Ramadan is halfway over... alhamdulillah! I am settling into a sort of routine in Dar el Barka, and it's really good. I am staying at the mayor's sister's. She has the largest and most beautiful house in the village, with a mosaic-tiled courtyard and flowering gardens, but I've yet to meet her because she evidently spends very little time here. I haven't even been inside her actual home -- I'm staying in a little guest house, one room with a large storage closet.
One of the nicest things is that the courtyard is all enclosed within a six-foot wall, so I have some privacy. This is more or less my life these days:
7:30-10:00am. Roll out of bed, because the sun has peeked above my courtyard wall and is shining in my face -- I always sleep outside. This is the most glorious time of day, when it's light but the air is still cool. I take a bucket bath, maybe do some laundry, tidy/sweep up my room. Eat a granola bar. Treat myself to a fruity drink mix in my water bottle.
10:00am-1:00pm. Stay inside my room because it's getting hot by now. Write in my journal, study some Pulaar. Inevitably someone will come to "greet" me. This involves them strolling into my room uninvited, doing the typical extended Pulaar greeting ritual (Peace upon you! Did you spend the night in peace? How are you doing? Are you healthy? How are you with tiredness? How are you with the heat? How are you with work? Thanks be to God, may you live long -- etc.!), and then after all this commotion, the guest just plops down on the floor and we both sit awkwardly for a few minutes of complete silence. Finally he or she will abruptly stand up, say, "Ey-oh! Thank you," smile, and leave.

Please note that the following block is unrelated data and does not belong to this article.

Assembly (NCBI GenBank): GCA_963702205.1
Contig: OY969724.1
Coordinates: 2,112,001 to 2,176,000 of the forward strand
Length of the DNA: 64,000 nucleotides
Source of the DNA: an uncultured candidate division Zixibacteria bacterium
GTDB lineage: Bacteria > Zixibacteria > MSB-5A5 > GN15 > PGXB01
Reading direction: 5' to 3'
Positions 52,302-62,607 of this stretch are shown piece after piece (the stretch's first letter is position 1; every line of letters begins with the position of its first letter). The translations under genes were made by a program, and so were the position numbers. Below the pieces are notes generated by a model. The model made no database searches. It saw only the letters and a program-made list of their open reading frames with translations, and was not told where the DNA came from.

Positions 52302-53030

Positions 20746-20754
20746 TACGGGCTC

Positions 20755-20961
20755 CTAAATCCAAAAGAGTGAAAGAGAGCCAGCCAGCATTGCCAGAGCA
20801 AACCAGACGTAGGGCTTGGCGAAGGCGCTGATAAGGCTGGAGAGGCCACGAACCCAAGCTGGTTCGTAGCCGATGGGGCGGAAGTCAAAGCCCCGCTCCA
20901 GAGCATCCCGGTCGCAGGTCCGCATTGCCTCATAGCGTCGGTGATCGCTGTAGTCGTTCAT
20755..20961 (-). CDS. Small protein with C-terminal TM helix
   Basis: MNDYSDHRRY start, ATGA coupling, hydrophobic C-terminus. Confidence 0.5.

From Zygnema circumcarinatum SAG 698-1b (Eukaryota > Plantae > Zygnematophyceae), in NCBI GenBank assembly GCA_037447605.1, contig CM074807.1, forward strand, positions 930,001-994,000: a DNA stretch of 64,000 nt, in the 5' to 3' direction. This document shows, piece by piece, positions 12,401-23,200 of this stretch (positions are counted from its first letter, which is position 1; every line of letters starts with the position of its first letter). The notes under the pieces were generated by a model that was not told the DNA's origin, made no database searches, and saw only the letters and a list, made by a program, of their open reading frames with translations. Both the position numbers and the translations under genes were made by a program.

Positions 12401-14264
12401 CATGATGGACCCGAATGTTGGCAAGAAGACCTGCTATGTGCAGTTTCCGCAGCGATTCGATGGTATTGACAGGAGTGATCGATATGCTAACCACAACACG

1:00-2:00pm. I gather my things and wander next-door to the mayor's house, where I can use the kitchen. As far as Mauritania goes, it's incredibly nice, with a Western stove and (almost always) running water. My meals are slooowly getting more adventurous. I don't have a lot to work with! Also, I have to be careful to make exactly enough for one meal, because there's no way to save food for later. I was really proud of myself yesterday for making some semblance of French fries -- peeling & chopping the potatoes with my pocket knife, drenching them in oil, throwing in a ton of heavenly garlic & black pepper, and voilà! Not too shabby. (That being said, I have added to my wish list at right some kitchen-y things that would make my life much easier!)
2:00-4:30pm. This is when the sun is so oppressively hot that it's hard to do anything, so I usually just rest. At 3:00 I listen to the BBC Focus on Africa on my treasured shortwave radio.
4:30-6:00pm. More reading, Pulaar, crosswords, singing to myself. Set up my net tent for the night. (It takes three trips -- one to drag out the tent, then my foam pad mattress, and finally my pillow and sheet.)
6:00-7:00pm. Evening RUN! I figured I needed to start exercising since I just sit around all the time. My courtyard is big enough for me to do laps around the inside, without being gawked at by the villagers. The temperature has dropped enough by this time of day that I don't die of heat exhaustion, although I immediately douse myself in a bucket bath. Simple joys.
7:00-9:30pm. Head over to visit my fam on the other side of the village. The old man is the guard/gardener for the mayor's sister, so his family just kind of adopted me. I couldn't be happier because they are so friendly and generous! I still haven't figured out everyone's name or how they're related, but we hang out, and they always want to learn English. "Sank you, Raky!" They make me an excellent dinner, for which they even give me my own individual bowl and spoon.
9:30pm Wander back home -- down the narrow dirt path, over the tree root, through the herd of 70-something resting goats, past the abandoned tire, past the World Vision compound, past the house that has a TV (I think they have solar panels, or maybe it runs on batteries), and finally my obnoxiously large two-story house comes into view. See if you can guess which is my yard:
I collapse happily into my net tent. Doing nothing is certainly exhausting! ;)
(P.S. On phone calls: several of you have said you've tried to call my new Senegal number without success. I know it is frustrating! I don't always have great reception, plus the networks get clogged at night when many people use them. I can only say try, try again -- thank you!)